Political Hay

The Fonda Syndrome

A 30-year meltdown continues.

By 4.11.05

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We've just completed a weeklong remembrance of Pope John Paul II, a man who once visited the cell of his would-be assassin, Mehmet Ali Agca, to bestow Christian forgiveness. During the same week, who should re-emerge on the American scene but Jane Fonda, Hanoi Jane to so many, who, in a series of print and broadcast interviews, has attempted once again to explain why she gave aid and comfort to America's North Vietnamese adversaries in 1972.

To explain, but not to apologize. One of the Baby Boomers' favorite novels was Love Story, which counseled that "love means never having to say you're sorry." Jane Fonda hasn't learned much about love or repentance, probably because she has spent the last 40 years studying only one thing: herself.

Having spent a week meditating on the death of a giant like the Pope has had no lingering effects on the media's reverence for clinical narcissists like Fonda. She has just published a 600-page memoir, My Life So Far, a fitting title for a Boomer icon (she was born in 1937, but qualified for honorary Boomer status long ago). Though they never tire of congratulating themselves for trailblazing honesty, Boomers must always preserve the illusion that their lives are just getting started: Another cause, another tradition to smash, another love affair.

Speaking of relationships, Fonda tells Time that she is currently single and likes it that way. In the next sentence, she describes her meeting with a psychic who told her that -- stop the presses -- soon she'll meet her soulmate. Should we doubt that she will be married within a year or two?

On 60 Minutes, Fonda told Lesley Stahl that she regretted being photographed among the North Vietnamese with an anti-aircraft gun, but that she did not regret her radio broadcasts on behalf of the enemy. With logic even a child wouldn't understand, she claims that she did not ask American pilots to disobey orders, only "to consider" not bombing North Vietnam. She refuses to apologize for her role in spreading enemy propaganda.

About the infamous photos, Fonda writes in her book, "I simply wasn't thinking about what I was doing, only about what I was feeling," a neat distillation of the ethos of the 1960s counterculture. It was, she told Stahl, "the largest lapse of judgment that I can even imagine," but not, pointedly, a sin or equivalent moral transgression. Her error, it seems, was merely that she allowed herself to be caught on film.

She has been reminded about the consequences of her actions for 33 years by Vietnam veterans and POWs, and yet her awareness of suffering is still limited to her own, most of it self-inflicted: "I was the only person I could treat badly and consider that morally defensible."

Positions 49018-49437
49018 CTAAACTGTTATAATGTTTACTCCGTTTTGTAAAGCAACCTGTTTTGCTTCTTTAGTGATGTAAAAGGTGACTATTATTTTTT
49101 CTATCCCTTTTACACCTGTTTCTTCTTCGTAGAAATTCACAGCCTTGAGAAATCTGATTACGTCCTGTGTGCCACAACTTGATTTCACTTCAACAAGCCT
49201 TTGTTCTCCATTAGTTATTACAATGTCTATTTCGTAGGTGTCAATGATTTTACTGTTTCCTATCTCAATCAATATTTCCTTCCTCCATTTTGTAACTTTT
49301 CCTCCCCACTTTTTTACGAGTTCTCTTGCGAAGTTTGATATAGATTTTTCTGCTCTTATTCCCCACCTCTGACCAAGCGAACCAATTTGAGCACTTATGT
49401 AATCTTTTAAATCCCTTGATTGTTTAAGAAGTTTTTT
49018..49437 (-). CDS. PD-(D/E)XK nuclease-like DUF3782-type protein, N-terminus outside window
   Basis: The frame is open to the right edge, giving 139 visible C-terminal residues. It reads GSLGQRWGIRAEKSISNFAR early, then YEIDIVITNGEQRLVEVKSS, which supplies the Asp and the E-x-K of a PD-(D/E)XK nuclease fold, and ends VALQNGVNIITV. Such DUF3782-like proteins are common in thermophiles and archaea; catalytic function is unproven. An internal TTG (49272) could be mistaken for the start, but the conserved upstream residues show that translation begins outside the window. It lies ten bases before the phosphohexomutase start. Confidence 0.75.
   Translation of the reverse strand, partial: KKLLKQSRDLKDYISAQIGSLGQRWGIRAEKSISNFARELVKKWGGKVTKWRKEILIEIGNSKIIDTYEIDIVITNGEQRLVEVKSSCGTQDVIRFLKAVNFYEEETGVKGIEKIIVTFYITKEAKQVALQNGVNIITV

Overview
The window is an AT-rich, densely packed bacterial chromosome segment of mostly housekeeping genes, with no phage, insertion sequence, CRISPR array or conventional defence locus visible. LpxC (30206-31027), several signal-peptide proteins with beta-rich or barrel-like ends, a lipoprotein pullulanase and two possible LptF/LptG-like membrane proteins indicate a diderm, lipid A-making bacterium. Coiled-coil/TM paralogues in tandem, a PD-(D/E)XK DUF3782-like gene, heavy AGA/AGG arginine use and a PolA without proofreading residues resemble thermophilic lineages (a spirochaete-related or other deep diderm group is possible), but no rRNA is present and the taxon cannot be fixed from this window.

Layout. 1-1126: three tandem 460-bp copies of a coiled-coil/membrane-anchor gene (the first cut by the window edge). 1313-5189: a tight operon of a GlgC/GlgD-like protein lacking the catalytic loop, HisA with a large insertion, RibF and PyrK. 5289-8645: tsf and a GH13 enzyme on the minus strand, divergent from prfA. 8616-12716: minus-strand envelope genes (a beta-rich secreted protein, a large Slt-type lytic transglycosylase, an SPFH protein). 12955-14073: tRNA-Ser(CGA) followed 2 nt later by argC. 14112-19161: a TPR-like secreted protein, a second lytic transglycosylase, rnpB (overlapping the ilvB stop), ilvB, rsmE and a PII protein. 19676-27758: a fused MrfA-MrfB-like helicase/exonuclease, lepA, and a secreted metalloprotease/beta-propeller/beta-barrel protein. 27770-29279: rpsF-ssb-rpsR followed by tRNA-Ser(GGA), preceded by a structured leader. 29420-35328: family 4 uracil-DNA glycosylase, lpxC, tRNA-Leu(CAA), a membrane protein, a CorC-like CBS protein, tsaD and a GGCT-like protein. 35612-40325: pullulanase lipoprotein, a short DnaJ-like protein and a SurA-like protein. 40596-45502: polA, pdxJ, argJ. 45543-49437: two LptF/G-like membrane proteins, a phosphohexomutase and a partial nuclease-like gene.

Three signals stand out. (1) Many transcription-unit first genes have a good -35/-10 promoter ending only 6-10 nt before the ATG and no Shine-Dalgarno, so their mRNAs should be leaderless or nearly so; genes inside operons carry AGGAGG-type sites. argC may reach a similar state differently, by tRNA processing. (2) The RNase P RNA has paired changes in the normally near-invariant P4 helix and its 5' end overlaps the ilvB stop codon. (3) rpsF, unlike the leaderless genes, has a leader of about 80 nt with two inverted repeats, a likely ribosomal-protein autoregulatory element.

For Fonda, like Bill Clinton and others of their ilk, it's all about the journey that they're on. The wreckage they leave behind is mere collateral damage in their ruinous quest for "meaning."

"Fonda has always been the intense type," Time's Josh Tyrangiel gushes. As proof, he cites her description of her home in Atlanta: "The entryway is a womb, and the door is a vagina," Fonda says. "I had it designed so that you're sort of delivered into the loft. Don't you love it?" Probably we shouldn't be surprised that pals of Eve Ensler (author of The Vagina Monologues) would construct their homes in this fashion. But as Shakespeare might have remarked, though this be intensity, yet there is shallowness in it.

Fonda's shallowness is best encapsulated by her conversation with Todd Purdum of the New York Times. Her life has been awfully complicated, she sighs, to which he inquires, reasonably enough, whether that isn't true for everyone. Her reply:

"Nobody's had a simple life, but I know many people who've had a normal life, and what I mean by that is a life without major crises and traumas, without any deep psychological wounds... " Ah yes, the simple lives of the salt of the earth, so free from the pain that great spirits like Fonda must traverse. In fact, Fonda needs to take respite among these uncomplicated souls from time to time:

"There are people who have been happily married to the same person and I love to be with them and I wish so much I'd met someone with whom I would now be celebrating my 40th and 50th wedding anniversary." But 40- and 50-year marriages usually entail enormous commitment, self-restraint, and the discipline of thinking before you act.

Jane Fonda, now a grandmother, has never learned that impulse is not a synonym for authenticity. "I wasn't dealt the cards that would make it possible for me to choose right for the long haul," she says.

Her self-pity knows no bounds, but she should spend more time thanking the heavens -- and the United States -- that she was never charged with treason, which is punishable by death.

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About the Author

Paul Beston is associate editor of the Manhattan Institute's City Journal.